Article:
Descendants: Mahalo to All That

Alexander Payne’s Hawaiian dramedy just misses greatness.
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Posted November 22, 2011 by KRISTIAN LIN in Film

When Alexander Payne made Sideways seven years ago, George Clooney lobbied hard for the role that was eventually played by Thomas Haden Church. Payne passed on Clooney, figuring that the star was too famous and good-looking to be credible in the part of a burned-out has-been actor. The Descendants, which opened the recent Lone Star International Film Festival, is Clooney’s chance to finally work with Payne, and their partnership still emerges an odd fit. Payne’s films are about finding poetry, grace, and humor in the lives of ordinary people, and movie stars like Clooney are who they are precisely because they don’t come across as ordinary. The uneasy fit between the actor and his role is perhaps what keeps this movie from masterpiece status, though it’s still very good indeed.

Descendants_for_webClooney portrays Matt King, whose last name is ironic given that he’s a direct descendant of King Kamehameha of Hawaii (albeit one so white that he describes himself as haole) and doubly ironic given the unkingly figure he cuts as a wealthy lawyer in Oahu. His wife Elizabeth is in a coma thanks to a boating accident, forcing him to deal with medical bills and updates while raising two daughters on his own. It’s the older one, a hell-raising 17-year-old named Alexandra (Shailene Woodley), who throws his life into further chaos by revealing that her mom was having an affair.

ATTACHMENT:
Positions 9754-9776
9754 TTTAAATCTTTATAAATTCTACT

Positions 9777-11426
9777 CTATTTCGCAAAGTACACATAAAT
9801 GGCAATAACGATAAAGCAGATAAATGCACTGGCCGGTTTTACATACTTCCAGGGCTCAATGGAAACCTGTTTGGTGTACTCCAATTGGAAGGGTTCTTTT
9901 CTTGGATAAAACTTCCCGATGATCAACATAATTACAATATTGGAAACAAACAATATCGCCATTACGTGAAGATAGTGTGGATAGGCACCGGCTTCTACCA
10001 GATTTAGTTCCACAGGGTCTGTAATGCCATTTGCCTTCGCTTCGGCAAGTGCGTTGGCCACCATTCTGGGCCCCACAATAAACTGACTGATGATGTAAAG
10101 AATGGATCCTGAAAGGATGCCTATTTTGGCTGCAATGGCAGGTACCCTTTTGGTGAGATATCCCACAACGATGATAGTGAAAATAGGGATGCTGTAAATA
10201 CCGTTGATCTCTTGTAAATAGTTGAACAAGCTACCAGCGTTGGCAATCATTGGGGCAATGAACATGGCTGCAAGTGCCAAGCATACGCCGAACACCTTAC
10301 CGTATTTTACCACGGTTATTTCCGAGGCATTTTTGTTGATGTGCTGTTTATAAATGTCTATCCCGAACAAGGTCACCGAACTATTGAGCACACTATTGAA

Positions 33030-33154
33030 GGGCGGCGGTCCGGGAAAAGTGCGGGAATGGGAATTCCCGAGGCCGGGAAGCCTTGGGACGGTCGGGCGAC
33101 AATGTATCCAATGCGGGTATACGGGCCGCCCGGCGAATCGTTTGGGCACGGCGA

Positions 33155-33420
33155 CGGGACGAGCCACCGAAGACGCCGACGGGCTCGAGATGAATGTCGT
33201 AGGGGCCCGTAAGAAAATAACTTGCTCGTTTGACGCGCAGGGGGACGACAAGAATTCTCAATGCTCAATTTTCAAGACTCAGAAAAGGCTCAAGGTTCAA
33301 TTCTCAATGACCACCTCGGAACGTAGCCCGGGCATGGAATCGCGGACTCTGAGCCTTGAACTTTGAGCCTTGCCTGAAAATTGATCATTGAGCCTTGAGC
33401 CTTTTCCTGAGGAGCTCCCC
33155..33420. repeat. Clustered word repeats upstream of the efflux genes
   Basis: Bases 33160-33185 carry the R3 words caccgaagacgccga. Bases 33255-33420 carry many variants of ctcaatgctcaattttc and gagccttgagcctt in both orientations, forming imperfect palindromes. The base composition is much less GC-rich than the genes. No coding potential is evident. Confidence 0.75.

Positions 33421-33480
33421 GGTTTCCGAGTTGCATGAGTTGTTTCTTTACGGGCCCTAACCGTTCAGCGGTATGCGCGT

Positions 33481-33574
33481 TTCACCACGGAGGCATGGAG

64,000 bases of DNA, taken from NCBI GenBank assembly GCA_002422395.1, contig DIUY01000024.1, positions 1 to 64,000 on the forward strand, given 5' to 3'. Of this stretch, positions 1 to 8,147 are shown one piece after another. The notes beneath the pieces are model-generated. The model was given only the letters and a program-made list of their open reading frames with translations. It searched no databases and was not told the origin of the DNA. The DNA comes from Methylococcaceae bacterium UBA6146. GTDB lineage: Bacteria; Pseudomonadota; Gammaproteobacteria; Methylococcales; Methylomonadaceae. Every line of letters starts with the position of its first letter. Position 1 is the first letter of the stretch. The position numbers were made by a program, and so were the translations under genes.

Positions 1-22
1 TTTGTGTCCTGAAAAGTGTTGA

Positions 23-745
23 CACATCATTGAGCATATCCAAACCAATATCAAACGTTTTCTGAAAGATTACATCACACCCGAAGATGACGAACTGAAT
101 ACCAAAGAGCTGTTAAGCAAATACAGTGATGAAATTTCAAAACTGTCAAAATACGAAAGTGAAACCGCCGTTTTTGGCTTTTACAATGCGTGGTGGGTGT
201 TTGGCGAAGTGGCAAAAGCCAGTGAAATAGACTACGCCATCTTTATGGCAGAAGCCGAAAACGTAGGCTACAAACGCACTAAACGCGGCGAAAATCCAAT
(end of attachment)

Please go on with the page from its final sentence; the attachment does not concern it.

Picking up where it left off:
The movie bears all the hallmarks of Payne’s other films. The sharp script is adapted from an impressive debut novel by Kaui Hart Hemmings (who also has a small cameo role in the film), and it addresses early on the inconvenience of dealing with tragedy while living in a sun-drenched vacation spot that’s supposed to banish all negative emotions. (Matt’s voiceover narration: “I’ve been living in a paradise of IV tubes. … Paradise can go fuck itself.”) Payne doesn’t get enough credit for his eye for landscapes, but just as he captured the natural beauty of California wine country in Sideways, here he finds some breathtaking vistas in our 50th state.

The cast is top-notch, starting with Clooney, who’s excellent despite being miscast. You probably haven’t seen Woodley unless you watch TV’s The Secret Life of the American Teenager, but she is magnificent here, especially in a scene in a pool when a frustrated Matt breaks the news that her mom’s never going to wake from her coma. The two actors’ chemistry leads to a deeply satisfying scene when Matt and Alex track down Elizabeth’s secret lover (Matthew Lillard) at his house and make him squirm for his life while his wife (Judy Greer) remains mostly oblivious. The excellence extends to the smallest roles, including Nick Krause as Alex’s tone-deaf surfer-dude boyfriend and the underappreciated Greer, who shines in a late scene after the wife has figured everything out. If The Descendants never quite matches the exquisite balance of comedy and pathos that Sideways o

 

The Descendants

Starring George Clooney and Shailene Woodley. Directed by Alexander Payne. Written by Alexander Payne, Nat Faxon, and Jim Rash, based on Kaui Hart Hemmings’ novel. Rated R.

ffered, it’s still a terrific new piece of mature drama on a weekend when our theaters are swamped with kids’ movies.


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